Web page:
The Princeton Review recently published its 2013 edition for The Best 168 Law Schools and the rankings are both realistic and revealing. The survey was conducted among more than 18000 students at 168 law schools, and by collecting data from school administrators. The resulting rankings which has 11 lists does not attempt to rank the law schools upon overall quality but upon specific attributes.
According to Princeton Review’s 2013 rankings, the top schools category-wise are as follows: Columbia University tops ‘Best Career Prospects,’ Stanford University offers the ‘Best Classroom Experience,’ University of Hawaii at Manoa tops the ‘Best Environment for Minority Students,’ University of Virginia offers the ‘Best Quality of Life,’ Northeastern University has the ‘Most Liberal Students,’ Ave Maria School of Law has the ‘Most Conservative Students,’ Baylor University boasts the ‘Most Competitive Students,’ the crown for the ‘Most Diverse Faculty’ goes to Southern University, while University of the District of Columbia is the ‘Most Chosen By Older Students.’ Yale University remains the ‘Toughest to Get Into,’ while Duke University has the claim to the ‘Best Professors.’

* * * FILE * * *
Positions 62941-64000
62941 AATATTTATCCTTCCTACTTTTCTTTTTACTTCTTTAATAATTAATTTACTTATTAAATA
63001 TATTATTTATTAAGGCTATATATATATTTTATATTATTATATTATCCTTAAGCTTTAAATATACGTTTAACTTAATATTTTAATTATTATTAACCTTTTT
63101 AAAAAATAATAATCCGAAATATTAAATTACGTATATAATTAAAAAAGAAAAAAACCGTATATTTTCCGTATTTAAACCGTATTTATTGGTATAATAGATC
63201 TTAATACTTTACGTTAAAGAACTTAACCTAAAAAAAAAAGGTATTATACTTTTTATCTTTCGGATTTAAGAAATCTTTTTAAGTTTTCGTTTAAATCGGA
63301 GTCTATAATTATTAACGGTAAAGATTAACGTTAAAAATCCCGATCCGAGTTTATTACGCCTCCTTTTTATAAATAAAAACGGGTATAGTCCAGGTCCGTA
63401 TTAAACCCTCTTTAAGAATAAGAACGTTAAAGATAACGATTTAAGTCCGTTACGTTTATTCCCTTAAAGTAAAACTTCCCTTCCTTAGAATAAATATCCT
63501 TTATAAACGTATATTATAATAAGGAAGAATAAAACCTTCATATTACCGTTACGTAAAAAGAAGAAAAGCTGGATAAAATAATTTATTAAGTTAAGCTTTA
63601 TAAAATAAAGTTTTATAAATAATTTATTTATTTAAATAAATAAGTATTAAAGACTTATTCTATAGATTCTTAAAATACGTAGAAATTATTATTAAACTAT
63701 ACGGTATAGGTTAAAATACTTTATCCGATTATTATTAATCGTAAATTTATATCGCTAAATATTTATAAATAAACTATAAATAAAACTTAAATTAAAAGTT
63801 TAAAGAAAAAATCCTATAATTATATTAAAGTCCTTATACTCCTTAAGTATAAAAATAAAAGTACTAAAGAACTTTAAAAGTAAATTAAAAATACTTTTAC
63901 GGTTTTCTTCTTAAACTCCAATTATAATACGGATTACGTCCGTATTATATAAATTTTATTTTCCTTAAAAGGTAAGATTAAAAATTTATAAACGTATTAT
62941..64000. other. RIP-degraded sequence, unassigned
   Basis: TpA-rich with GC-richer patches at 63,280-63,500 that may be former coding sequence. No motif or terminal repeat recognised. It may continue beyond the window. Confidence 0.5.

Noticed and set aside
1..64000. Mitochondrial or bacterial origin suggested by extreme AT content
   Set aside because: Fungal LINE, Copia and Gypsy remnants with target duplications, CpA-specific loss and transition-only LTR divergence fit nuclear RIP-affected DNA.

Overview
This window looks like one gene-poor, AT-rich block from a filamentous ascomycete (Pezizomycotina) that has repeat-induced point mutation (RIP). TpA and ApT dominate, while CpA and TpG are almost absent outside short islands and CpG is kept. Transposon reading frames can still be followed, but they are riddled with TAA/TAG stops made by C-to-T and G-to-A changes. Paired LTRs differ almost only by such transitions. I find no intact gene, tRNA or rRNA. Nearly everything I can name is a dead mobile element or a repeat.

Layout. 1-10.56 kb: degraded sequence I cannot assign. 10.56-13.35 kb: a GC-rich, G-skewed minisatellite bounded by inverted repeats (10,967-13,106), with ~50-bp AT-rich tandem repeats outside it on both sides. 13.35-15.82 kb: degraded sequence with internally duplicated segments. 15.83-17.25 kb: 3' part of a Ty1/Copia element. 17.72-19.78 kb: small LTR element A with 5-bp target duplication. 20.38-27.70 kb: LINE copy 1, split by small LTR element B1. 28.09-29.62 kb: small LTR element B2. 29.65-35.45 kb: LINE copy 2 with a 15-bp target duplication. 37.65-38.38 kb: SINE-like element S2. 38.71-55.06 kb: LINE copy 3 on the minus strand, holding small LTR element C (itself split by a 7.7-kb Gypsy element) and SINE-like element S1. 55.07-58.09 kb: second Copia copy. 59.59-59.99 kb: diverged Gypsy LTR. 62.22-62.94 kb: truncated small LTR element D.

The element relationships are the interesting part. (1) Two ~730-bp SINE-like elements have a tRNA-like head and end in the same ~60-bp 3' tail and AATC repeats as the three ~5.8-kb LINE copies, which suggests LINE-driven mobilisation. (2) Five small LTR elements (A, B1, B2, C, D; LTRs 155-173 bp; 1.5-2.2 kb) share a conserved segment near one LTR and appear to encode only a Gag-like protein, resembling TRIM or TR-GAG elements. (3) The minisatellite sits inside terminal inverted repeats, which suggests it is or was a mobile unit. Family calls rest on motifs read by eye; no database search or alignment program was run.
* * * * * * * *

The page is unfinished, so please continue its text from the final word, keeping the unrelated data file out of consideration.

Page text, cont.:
Princeton Review claims that at least four of the five ratings for its rankings are based partly or entirely upon opinions of law students given in its law student survey. The five ratings used by the Princeton Review to rank law schools include Admissions Selectivity Rating, Academic Experience Rating, Professors Interesting Rating, Professors Accessible Rating, and Career Rating. Out of the five, all but the Admissions Selectivity Rating are based on Princeton Review’s “Students Say” profiles.
However, the Princeton Review warns students to understand its ratings to decipher their usefulness. For instance, it creates its “Best Career Prospects” rankings on the ‘Career Rating’ which takes into count both the confidence of students in finding employment as also school-reported data. This is also correlated with other data including the percentage of students employed nine months after graduation, and the percentage of students who pass the bar exam on their first attempt. Even then, the publishers warn, “If a school receives a relatively low Career Rating, it doesn’t necessarily mean that the career prospects for graduates are bad; it simply means that the school scored lower relative to other schools based on the criteria outlined.”